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Discrimination in the United States: Experiences of lesbian, gay, bisexual, transgender, and queer Americans.
Health Serv Res. 2019 12; 54 Suppl 2:1454-1466.HS

Abstract

OBJECTIVE

To examine reported experiences of discrimination against lesbian, gay, bisexual, transgender, and queer (LGBTQ) adults in the United States, which broadly contribute to poor health outcomes.

DATA SOURCE AND STUDY DESIGN

Data came from a national, probability-based telephone survey of US adults, including 489 LGBTQ adults (282 non-Hispanic whites and 201 racial/ethnic minorities), conducted January-April 2017.

METHODS

We calculated the percentages of LGBTQ adults reporting experiences of discrimination in health care and several other domains related to their sexual orientation and, for transgender adults, gender identity. We report these results overall, by race/ethnicity, and among transgender adults only. We used multivariable models to estimate adjusted odds of discrimination between racial/ethnic minority and white LGBTQ respondents.

PRINCIPAL FINDINGS

Experiences of interpersonal discrimination were common for LGBTQ adults, including slurs (57 percent), microaggressions (53 percent), sexual harassment (51 percent), violence (51 percent), and harassment regarding bathroom use (34 percent). More than one in six LGBTQ adults also reported avoiding health care due to anticipated discrimination (18 percent), including 22 percent of transgender adults, while 16 percent of LGBTQ adults reported discrimination in health care encounters. LGBTQ racial/ethnic minorities had statistically significantly higher odds than whites in reporting discrimination based on their LGBTQ identity when applying for jobs, when trying to vote or participate in politics, and interacting with the legal system CONCLUSIONS: Discrimination is widely experienced by LGBTQ adults across health care and other domains, especially among racial/ethnic minorities. Policy and programmatic efforts are needed to reduce these negative experiences and their health impact on sexual and/or gender minority adults, particularly those who experience compounded forms of discrimination.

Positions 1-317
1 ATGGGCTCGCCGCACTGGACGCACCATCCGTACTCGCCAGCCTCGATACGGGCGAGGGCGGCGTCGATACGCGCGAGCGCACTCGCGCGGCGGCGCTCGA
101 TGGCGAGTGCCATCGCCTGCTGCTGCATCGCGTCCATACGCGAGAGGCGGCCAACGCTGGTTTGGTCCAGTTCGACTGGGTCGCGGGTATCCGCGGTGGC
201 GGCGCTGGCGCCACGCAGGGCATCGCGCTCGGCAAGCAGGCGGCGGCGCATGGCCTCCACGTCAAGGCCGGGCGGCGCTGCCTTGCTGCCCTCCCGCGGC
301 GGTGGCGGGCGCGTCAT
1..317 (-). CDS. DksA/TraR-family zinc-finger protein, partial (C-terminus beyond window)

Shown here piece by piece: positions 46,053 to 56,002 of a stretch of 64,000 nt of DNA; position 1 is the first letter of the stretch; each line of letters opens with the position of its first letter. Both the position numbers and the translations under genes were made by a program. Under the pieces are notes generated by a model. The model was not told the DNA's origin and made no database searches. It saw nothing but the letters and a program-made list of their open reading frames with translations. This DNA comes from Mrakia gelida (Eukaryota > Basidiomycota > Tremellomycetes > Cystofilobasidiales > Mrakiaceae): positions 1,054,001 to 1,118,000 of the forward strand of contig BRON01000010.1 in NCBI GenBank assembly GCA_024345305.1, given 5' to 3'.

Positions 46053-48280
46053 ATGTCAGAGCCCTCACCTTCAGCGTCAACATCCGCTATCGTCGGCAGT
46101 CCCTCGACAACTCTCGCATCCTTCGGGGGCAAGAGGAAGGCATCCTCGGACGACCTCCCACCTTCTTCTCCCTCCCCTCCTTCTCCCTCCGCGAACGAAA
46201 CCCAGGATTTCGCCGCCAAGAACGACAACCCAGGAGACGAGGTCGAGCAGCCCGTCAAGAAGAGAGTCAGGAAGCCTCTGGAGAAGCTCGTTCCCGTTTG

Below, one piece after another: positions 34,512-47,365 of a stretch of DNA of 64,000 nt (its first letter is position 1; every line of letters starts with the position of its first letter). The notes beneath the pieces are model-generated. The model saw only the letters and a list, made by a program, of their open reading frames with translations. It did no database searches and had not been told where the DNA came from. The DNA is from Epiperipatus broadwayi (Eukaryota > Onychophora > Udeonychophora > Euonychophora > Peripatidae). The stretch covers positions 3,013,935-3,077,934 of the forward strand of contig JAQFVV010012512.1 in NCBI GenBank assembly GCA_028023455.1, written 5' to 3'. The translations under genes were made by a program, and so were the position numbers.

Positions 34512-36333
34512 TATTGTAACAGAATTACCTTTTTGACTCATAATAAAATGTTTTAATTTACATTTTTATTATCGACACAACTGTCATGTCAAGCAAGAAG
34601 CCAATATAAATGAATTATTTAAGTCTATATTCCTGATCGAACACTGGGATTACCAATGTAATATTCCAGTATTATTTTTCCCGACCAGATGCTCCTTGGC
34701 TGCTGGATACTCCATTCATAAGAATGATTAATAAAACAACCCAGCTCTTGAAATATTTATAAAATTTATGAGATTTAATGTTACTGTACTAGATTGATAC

Authors+Show Affiliations

Department of Health Policy and Management, Harvard T.H. Chan School of Public Health, Boston, Massachusetts.Department of Epidemiology, Harvard T.H. Chan School of Public Health, Boston, Massachusetts.Department of Health Policy and Management, Harvard T.H. Chan School of Public Health, Boston, Massachusetts.Department of Health Policy and Management, Harvard T.H. Chan School of Public Health, Boston, Massachusetts.Department of Health Policy and Management, Harvard T.H. Chan School of Public Health, Boston, Massachusetts.Department of Health Policy and Management, Harvard T.H. Chan School of Public Health, Boston, Massachusetts.Research, Evaluation, and Learning Unit, Robert Wood Johnson Foundation, Princeton, New Jersey.

Pub Type(s)

Journal Article
Research Support, Non-U.S. Gov't

Language

eng

PubMed ID

31659745

Citation

Casey, Logan S., et al. "Discrimination in the United States: Experiences of Lesbian, Gay, Bisexual, Transgender, and Queer Americans." Health Services Research, vol. 54 Suppl 2, 2019, pp. 1454-1466.
Casey LS, Reisner SL, Findling MG, et al. Discrimination in the United States: Experiences of lesbian, gay, bisexual, transgender, and queer Americans. Health Serv Res. 2019;54 Suppl 2:1454-1466.